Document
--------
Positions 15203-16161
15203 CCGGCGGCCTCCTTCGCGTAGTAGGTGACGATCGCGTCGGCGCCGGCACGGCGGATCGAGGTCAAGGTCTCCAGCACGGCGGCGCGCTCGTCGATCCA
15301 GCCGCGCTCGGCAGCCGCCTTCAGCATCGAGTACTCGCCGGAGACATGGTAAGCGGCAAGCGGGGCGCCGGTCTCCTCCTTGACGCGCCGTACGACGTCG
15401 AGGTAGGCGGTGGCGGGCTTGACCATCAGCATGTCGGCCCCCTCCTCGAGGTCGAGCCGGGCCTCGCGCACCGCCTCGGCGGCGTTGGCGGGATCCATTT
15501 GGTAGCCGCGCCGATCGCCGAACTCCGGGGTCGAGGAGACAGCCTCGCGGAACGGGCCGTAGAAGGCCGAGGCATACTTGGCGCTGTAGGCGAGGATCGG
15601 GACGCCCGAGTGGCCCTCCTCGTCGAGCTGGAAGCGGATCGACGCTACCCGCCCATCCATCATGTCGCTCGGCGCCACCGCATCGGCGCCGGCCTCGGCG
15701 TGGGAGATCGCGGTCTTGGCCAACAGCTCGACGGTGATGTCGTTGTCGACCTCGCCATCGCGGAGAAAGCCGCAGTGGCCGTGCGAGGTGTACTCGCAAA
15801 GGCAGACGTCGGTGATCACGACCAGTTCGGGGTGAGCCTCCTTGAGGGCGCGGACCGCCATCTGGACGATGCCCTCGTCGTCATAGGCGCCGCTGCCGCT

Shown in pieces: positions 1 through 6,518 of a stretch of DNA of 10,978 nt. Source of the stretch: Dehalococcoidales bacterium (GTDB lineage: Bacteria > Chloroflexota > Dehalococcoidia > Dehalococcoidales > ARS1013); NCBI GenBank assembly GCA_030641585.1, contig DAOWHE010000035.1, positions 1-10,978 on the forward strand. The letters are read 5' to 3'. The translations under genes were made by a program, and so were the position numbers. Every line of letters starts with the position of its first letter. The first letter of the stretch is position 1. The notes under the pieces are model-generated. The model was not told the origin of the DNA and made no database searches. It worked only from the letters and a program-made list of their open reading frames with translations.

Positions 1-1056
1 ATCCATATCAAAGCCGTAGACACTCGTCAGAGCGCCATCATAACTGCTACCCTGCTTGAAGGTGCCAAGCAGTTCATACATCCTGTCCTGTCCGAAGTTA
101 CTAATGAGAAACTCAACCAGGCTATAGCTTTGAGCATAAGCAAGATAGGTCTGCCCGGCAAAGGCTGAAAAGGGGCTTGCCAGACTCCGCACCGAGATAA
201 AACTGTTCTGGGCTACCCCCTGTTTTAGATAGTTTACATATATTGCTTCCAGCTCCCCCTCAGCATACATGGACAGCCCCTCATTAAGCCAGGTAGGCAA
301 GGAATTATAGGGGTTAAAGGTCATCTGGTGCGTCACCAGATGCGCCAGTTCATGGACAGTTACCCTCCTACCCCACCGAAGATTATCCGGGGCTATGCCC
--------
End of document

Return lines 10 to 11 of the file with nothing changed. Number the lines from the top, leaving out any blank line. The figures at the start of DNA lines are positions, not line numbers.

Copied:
Positions 1-1056
1 ATCCATATCAAAGCCGTAGACACTCGTCAGAGCGCCATCATAACTGCTACCCTGCTTGAAGGTGCCAAGCAGTTCATACATCCTGTCCTGTCCGAAGTTA